“You have brains in your head. You have feet in your shoes. You can steer yourself in any direction you choose. You’re on your own, and you know what you know. And you are the guy who’ll decide where to go.” —Dr. Seuss
Last night on the way home from work, I dropped by our local REI to exchange the Lowa Boots for something that wouldn’t end up hobbling me the way they had. When I arrived in the shoe department and saw the same salesperson who had “assisted” me the last time I was there, my first thought was to leave and return another day. Fortunately, I spotted another salesperson who had been very helpful on one of my prior visits, so headed over and began trying on shoes.
I tried on about 10 pairs in all, starting with hiking boots but it was immediately clear that the high collar would be impossible for my Achilles. I tried several trail-running shoes including the Salomon XA Pro 3D, Salomon XA Comp 7, which, although very comfortable in all other ways, didn’t provide enough rigidity for the Winkle Picker’s Disease (otherwise known as hallux rigidus, which is also, but not quite as much fun to say as “Winkle Picker’s”) in my right big toe.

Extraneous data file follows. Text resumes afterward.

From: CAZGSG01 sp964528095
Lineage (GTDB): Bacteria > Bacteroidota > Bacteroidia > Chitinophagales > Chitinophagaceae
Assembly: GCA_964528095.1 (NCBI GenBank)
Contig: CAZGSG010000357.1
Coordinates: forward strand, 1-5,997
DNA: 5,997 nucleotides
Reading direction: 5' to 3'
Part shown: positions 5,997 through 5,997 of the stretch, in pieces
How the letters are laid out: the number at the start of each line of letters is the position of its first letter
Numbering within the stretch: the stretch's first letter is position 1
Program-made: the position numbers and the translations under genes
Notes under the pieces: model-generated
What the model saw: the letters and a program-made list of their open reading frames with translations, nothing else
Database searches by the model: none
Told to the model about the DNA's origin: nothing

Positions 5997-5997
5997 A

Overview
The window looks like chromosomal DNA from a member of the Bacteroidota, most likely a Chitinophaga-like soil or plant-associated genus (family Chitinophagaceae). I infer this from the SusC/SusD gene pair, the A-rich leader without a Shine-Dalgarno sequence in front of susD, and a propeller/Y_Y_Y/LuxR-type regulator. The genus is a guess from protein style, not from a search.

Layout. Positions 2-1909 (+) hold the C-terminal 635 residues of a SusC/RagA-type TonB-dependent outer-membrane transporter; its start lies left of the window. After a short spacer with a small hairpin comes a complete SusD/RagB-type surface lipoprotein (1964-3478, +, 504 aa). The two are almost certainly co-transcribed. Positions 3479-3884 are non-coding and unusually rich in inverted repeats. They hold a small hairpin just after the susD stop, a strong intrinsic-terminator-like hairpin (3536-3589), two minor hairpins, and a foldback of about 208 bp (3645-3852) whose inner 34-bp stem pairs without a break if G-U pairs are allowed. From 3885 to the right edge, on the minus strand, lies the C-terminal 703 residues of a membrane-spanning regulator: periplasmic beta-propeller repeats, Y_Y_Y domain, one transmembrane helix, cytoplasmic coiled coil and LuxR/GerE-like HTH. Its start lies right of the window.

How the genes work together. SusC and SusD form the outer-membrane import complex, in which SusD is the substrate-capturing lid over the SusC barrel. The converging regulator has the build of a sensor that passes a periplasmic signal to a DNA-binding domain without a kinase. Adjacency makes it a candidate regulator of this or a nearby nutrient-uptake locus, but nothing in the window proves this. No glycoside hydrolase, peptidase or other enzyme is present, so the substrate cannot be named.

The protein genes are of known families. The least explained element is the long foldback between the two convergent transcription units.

Finally, another salesperson encouraged me to try on hiking shoes, which, unlike the boots, have a low collar but much stiffer soles than the runners. I started with the Merrell Siren Sport 2 Waterproof shoe, which felt great, but I was concerned about the ventilation given that in all likelihood it will be very hot when I am doing the Camino.
After trying on a number of others, the winning shoe was the Merrell Siren Sport 2, in Elephant/Pink, size 11 (one size up from what I normally wear, to allow for swelling, although they seemed very close to my usual size 10). Looking now at the reviews on REI’s website, I see that this shoe only received 1.5 stars from the reviewers. Yikes! Well, time will tell.
NOTE: Read more about those shoes I ended up using on the Camino here.